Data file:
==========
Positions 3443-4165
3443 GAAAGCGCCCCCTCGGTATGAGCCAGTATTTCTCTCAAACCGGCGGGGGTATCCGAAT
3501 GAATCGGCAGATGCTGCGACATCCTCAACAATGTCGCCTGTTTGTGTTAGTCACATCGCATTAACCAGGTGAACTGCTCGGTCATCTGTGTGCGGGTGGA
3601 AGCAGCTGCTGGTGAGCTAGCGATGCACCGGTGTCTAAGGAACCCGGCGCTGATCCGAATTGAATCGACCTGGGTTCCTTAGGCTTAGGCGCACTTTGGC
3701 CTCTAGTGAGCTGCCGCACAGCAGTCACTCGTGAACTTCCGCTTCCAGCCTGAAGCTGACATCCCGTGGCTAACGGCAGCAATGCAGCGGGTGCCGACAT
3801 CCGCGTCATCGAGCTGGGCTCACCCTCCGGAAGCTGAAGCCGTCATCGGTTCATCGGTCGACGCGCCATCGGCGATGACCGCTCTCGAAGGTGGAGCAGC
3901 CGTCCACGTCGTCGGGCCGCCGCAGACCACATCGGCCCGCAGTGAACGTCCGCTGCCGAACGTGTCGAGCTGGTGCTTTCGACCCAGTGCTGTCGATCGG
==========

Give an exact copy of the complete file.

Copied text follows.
Positions 3443-4165
3443 GAAAGCGCCCCCTCGGTATGAGCCAGTATTTCTCTCAAACCGGCGGGGGTATCCGAAT
3501 GAATCGGCAGATGCTGCGACATCCTCAACAATGTCGCCTGTTTGTGTTAGTCACATCGCATTAACCAGGTGAACTGCTCGGTCATCTGTGTGCGGGTGGA
3601 AGCAGCTGCTGGTGAGCTAGCGATGCACCGGTGTCTAAGGAACCCGGCGCTGATCCGAATTGAATCGACCTGGGTTCCTTAGGCTTAGGCGCACTTTGGC
3701 CTCTAGTGAGCTGCCGCACAGCAGTCACTCGTGAACTTCCGCTTCCAGCCTGAAGCTGACATCCCGTGGCTAACGGCAGCAATGCAGCGGGTGCCGACAT
3801 CCGCGTCATCGAGCTGGGCTCACCCTCCGGAAGCTGAAGCCGTCATCGGTTCATCGGTCGACGCGCCATCGGCGATGACCGCTCTCGAAGGTGGAGCAGC
3901 CGTCCACGTCGTCGGGCCGCCGCAGACCACATCGGCCCGCAGTGAACGTCCGCTGCCGAACGTGTCGAGCTGGTGCTTTCGACCCAGTGCTGTCGATCGG